Can a nonequivalent choice of dosing regimen bias the results of flexible dose double blind trials?
Rosenheck, R. A., Davis, V. G., Davis, S. M., Stroup, S., McEvoy, J., Swartz, M., & Lieberman, J. (2009). Can a nonequivalent choice of dosing regimen bias the results of flexible dose double blind trials? The CATIE schizophrenia trial. Schizophrenia Research, 113(1), 12-18. DOI: 10.1016/j.schres.2009.06.002
BACKGROUND: One of the major challenges in the design of double-blind flexible-dosing clinical trials comparing active drugs is the selection of dosing regimens that are equivalent across drugs. This study uses data from the CATIE schizophrenia trial to evaluate the hypothesis that drugs that were dosed somewhat higher in the trial than in typical practice would show greater efficacy and more side effects, especially at high capsule levels, than drugs that were dosed at lower relative strengths.
METHODS: CATIE was a large (N=1460) randomized trial comparing 5 antipsychotics in patients with chronic schizophrenia. The blind was maintained in CATIE by prescribing identical-looking capsules of each medication. Dosing was flexible, such that PIs could prescribe from one to four capsules per day, and could modify the dose based on a patient's symptoms and side effects. Capsule strengths for olanzapine (7.5 mg) and quetiapine (200 mg) were relatively higher than for risperidone (1.5 mg), perphenazine (8 mg) or ziprasidone (40 mg). Proportional hazards models of time to all cause discontinuation and mixed regression models for continuous measures of symptoms, quality of life and side effects were used to test for interactions between randomly assigned drug and number of capsules prescribed per visit. We hypothesized that if a dosing bias was present, the flex-dosing design would result in a significant interaction such that drugs with higher relative dosing per capsule would be more effective and have more side effects than drugs with lower relative dosing and that this effect would be greatest at the largest prescribed dosing regimen (4 capsules).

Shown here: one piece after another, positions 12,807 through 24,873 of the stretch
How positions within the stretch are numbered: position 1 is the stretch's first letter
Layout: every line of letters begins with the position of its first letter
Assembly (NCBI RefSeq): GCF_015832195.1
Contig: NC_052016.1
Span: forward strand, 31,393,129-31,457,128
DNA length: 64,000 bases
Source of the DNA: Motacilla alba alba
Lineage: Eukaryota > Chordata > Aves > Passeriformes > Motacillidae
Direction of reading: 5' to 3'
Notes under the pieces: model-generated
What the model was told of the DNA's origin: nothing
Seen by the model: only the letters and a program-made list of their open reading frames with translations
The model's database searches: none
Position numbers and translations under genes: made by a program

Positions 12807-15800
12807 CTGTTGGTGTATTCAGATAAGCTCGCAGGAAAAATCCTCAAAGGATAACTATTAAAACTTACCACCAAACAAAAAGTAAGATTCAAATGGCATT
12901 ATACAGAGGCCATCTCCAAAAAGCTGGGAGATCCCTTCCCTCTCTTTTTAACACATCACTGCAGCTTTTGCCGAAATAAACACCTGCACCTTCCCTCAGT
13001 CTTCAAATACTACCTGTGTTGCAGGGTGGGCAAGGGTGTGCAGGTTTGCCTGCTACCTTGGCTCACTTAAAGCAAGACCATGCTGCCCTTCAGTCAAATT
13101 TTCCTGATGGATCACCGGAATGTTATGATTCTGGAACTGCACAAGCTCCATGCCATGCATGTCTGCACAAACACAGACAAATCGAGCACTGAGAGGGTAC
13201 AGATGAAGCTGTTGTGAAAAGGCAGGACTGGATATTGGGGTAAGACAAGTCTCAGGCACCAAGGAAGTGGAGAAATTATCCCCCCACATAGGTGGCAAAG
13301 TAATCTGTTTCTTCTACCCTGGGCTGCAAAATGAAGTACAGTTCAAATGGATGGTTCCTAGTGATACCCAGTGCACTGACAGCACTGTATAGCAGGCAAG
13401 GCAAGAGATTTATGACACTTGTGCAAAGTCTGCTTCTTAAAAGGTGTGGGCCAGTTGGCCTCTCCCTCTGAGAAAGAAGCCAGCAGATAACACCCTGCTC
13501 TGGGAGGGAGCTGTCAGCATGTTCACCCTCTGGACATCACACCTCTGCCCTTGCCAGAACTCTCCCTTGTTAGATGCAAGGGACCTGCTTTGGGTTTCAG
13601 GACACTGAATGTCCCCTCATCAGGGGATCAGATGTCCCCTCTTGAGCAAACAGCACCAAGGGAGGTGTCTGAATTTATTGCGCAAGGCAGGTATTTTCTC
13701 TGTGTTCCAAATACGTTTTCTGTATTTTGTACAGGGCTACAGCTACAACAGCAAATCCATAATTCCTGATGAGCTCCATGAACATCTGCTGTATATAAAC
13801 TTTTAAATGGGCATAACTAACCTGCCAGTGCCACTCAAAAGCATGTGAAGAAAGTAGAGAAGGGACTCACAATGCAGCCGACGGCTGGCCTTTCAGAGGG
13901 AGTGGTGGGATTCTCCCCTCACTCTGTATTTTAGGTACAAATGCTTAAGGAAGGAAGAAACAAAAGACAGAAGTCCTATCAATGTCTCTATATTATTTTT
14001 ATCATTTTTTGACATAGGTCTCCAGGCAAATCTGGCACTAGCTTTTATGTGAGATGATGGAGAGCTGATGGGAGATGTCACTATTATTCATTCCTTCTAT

RESULTS: There were no significant interactions between drug assignment and number of capsules in the proportional hazards analyses of time to all cause discontinuation (p=.77, excluding ziprasidone and .74 in the ziprasidone cohort) or in the mixed model analysis of PANSS symptoms (p=.49), quality of life (p=.45); or measures of tardive dyskinesia (AIMS, p=.47). However a significant interaction was observed on the Barnes akathisia scale (p=.0005), on the Simpson Angus EPS scale (p=.10) and on the analysis of weight (p=0.014). Paired comparisons did not show the hypothesized pattern of relationships for akathisia or EPS, but such a pattern was suggested for olanzapine in the analysis of weight although it emerged at 2, 3 and 4 capsules indicating a general drug effect rather than a relative dosing difference.
CONCLUSION: Dosing biases do not seem to have affected the results of the CATIE trial.